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As Spring River Flooding Nears, Wisconsin Communities Deal With High Groundwater

State Officials Say Groundwater Has Set Record Highs In Parts Of State After Years Of High Precipitation

Trempeleau River flooding
Flooding on the Trempeleau River in Arcadia, Wisconsin, in September 2010. Wisconsin National Guard (CC-BY-NC-ND)

Water levels on the state’s rivers and lakes are starting to rise due to recent snow melt.

But officials from the state Department of Natural Resources warn groundwater levels in the state are already at or near record highs.

Adam Freihoefer, water use section chief at the DNR’s Bureau of Drinking Water and Groundwater, said the state and the U.S. Geological Survey measure groundwater levels through a network of testing wells.

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“We’ve been measuring water levels in those wells for, in some cases, over 100 years or nearly 100 years,” Freihoefer said. “We’re in a period of very, very high water levels to a point where we’ve never seen these levels.”

Like many Midwest states, Wisconsin received a record high amount of precipitation in 2019. But Freihoefer said the high groundwater levels can be traced back even further.

“It’s not just looking at 2019. It’s looking at 2016, 2017, 2018, looking at all those years. Ultimately what happened is we had several years that were continually wetter than the previous,” Freihoefer said. “The system’s never been able to settle down or go into a decline.”

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Freihoefer said whether an area is seeing groundwater flooding, where the water table rises above the land surface, depends on the elevation.

He said citizens and local governments have been reaching out to his office about groundwater flooding basements or impacting infrastructure like roads.

“The sump pump is running, the basements flooding, you’re wondering what’s going on — it can have a lot of implications. It has a lot of citizens throughout the state worried about, as they see these groundwater levels rising, what it’s going to mean to their property,” Freihoefer said.

Groundwater flooding has also been taking a toll on infrastructure in some communities.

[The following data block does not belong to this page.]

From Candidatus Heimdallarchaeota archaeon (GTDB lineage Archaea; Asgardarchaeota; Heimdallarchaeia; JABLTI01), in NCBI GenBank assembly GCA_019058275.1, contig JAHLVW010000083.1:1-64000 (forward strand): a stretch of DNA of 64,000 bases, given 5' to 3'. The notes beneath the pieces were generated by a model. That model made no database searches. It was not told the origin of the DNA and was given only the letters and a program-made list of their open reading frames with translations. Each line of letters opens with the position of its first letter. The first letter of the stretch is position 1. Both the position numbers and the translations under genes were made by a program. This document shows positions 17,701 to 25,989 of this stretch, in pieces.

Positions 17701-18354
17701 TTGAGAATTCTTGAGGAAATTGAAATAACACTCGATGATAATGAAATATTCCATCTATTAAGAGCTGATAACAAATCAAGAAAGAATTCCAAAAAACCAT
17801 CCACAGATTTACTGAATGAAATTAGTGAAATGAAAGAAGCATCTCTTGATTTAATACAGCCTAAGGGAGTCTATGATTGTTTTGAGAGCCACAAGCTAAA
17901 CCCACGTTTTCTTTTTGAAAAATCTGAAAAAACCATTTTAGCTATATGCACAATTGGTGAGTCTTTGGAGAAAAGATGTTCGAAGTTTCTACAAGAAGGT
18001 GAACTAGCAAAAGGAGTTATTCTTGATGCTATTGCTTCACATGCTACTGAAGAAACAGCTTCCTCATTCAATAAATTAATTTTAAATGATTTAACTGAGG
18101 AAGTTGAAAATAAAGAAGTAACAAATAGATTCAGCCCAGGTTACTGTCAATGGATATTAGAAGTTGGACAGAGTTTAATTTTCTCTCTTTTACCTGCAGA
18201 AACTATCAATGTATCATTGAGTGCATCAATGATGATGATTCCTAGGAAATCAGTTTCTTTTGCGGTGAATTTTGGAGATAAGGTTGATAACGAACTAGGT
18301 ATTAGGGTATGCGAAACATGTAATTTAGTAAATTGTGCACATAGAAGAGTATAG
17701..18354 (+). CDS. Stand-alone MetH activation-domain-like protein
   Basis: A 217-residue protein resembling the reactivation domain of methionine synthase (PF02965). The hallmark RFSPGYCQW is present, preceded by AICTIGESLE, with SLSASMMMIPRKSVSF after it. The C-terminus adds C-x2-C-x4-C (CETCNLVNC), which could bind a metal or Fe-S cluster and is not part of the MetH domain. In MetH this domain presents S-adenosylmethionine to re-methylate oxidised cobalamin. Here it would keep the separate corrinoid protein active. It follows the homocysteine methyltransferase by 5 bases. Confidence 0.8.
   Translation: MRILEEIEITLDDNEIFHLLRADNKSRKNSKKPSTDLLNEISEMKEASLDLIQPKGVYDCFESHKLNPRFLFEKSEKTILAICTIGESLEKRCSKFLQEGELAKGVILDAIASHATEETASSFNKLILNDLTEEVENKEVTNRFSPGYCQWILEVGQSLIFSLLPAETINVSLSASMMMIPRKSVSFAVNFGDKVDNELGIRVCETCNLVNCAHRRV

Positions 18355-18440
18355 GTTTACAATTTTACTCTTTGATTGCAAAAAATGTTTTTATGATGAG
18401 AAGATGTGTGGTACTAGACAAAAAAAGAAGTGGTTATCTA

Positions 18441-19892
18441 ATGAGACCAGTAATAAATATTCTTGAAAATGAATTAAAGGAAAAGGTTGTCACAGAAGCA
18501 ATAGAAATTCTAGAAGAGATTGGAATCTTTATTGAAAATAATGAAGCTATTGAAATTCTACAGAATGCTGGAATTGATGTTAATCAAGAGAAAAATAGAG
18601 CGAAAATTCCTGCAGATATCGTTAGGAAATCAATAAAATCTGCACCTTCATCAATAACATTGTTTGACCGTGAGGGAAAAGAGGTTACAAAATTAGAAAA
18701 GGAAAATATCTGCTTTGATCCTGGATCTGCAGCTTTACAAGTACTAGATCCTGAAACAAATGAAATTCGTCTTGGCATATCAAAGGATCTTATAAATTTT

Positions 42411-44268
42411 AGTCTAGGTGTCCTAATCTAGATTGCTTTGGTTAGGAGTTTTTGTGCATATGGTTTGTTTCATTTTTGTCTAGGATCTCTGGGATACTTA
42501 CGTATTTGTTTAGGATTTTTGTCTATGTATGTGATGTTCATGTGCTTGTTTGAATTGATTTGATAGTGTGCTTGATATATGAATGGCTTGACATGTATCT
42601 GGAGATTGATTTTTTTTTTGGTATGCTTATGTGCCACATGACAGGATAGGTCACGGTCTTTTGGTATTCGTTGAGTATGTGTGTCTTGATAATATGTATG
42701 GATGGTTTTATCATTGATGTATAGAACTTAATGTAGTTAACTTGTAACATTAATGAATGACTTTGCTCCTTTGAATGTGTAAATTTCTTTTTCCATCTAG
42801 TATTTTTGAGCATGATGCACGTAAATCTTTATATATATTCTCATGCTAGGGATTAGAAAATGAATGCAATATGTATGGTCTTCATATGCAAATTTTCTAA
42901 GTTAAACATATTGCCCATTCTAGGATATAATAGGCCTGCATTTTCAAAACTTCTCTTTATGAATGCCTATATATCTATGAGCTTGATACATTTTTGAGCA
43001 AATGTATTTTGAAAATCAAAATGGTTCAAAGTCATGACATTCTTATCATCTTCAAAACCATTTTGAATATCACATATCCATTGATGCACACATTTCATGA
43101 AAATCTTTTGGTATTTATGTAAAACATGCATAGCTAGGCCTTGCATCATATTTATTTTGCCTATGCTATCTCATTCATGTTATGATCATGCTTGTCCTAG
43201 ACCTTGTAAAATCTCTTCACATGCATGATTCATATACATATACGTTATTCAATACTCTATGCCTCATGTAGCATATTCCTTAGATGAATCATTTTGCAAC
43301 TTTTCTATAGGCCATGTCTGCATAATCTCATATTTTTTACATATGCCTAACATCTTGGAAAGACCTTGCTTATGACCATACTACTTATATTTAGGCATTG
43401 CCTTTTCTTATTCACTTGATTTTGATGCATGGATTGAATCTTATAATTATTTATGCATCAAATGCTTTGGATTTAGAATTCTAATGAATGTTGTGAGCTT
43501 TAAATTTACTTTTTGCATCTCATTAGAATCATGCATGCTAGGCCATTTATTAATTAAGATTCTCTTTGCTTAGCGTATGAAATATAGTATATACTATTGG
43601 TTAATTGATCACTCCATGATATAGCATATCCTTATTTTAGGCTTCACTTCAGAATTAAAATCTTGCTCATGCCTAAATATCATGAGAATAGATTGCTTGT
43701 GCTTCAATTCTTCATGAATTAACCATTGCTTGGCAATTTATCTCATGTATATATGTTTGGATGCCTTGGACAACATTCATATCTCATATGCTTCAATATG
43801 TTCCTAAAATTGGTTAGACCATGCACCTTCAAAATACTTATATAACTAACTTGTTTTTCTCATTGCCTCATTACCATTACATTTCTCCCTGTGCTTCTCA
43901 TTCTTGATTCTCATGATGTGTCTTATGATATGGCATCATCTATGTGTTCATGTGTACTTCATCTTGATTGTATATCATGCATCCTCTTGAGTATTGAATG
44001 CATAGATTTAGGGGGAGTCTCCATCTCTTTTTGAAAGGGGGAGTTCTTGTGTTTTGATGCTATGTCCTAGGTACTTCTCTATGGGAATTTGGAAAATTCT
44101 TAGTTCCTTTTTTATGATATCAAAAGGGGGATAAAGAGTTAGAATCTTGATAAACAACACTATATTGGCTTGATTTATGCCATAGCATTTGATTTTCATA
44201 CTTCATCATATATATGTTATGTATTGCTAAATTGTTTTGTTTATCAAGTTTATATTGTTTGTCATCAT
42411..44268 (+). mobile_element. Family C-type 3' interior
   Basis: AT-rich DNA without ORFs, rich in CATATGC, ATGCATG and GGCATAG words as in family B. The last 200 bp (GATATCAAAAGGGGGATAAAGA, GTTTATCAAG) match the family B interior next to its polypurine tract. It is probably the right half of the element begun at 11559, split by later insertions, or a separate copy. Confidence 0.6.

Bernie Lenz, utilities manager for the city of La Crosse, said the pressure from elevated groundwater levels has been pushing on the city’s pipes and manholes. That’s causing more collapses of older infrastructure and higher costs to fix the problem.

“When we try to fix an infrastructure problem with high groundwater, we have to de-water all the ground around that before you dig. Otherwise, it’s like digging a hole at the beach: you dig down and the water comes in and it just collapses. So it becomes a much more expensive problem to fix,” Lenz.

He said the city has already exceeded its budget for sewer repairs so the department is dipping into money that would have gone toward maintenance projects.

High groundwater levels can also cause more clean water to be pushed into the sewer system through cracks or openings in sewer pipes. Lenz said all of that water ends up at the city’s wastewater treatment plant.

“So more time running your pumps, more time on your filters, more chemicals that you add. Everything has to be treated, whether it’s clean or dirty, when it’s mixed together like that. So it ups your treatment costs at the plant quite a bit,” Lenz said.

On top of dealing with groundwater flooding, Lenz said his department is also gearing up for spring flooding on area waterways.

The National Weather Service in La Crosse has forecast a “well above normal” risk of flooding along the Mississippi River and several tributaries.

The latest Spring Flood Outlook shows below normal precipitation in recent weeks has lowered the threat of major flooding. But minor flooding is still likely, along with the potential for more serious conditions.

John Wetenkamp, service hydrologist for the National Weather Service, said this year’s snow melt has also been slowed by colder temperatures at night.

“We’re seeing temperatures warm up above freezing during the day, and then drop down below freezing at night. So we’re experiencing kind of a gradual thaw. And that’s really what you want to see when conditions are prime for flooding,” Wetenkamp said.

Wetenkamp said tributary rivers have already started to rise from the snowmelt and will likely continue through next week. He said the Mississippi River is expected to begin rising by March 10, just a few days ahead of last year’s spring melt.

And until those river levels decline, Freihoefer said groundwater levels will remain high.

“You need the rivers to come down, and then the groundwater to slowly drain out. And that takes time. It can be months and sometimes years for the system to lower,” Freihoefer said.

He said the state will need to see less precipitation in 2020 to start that process.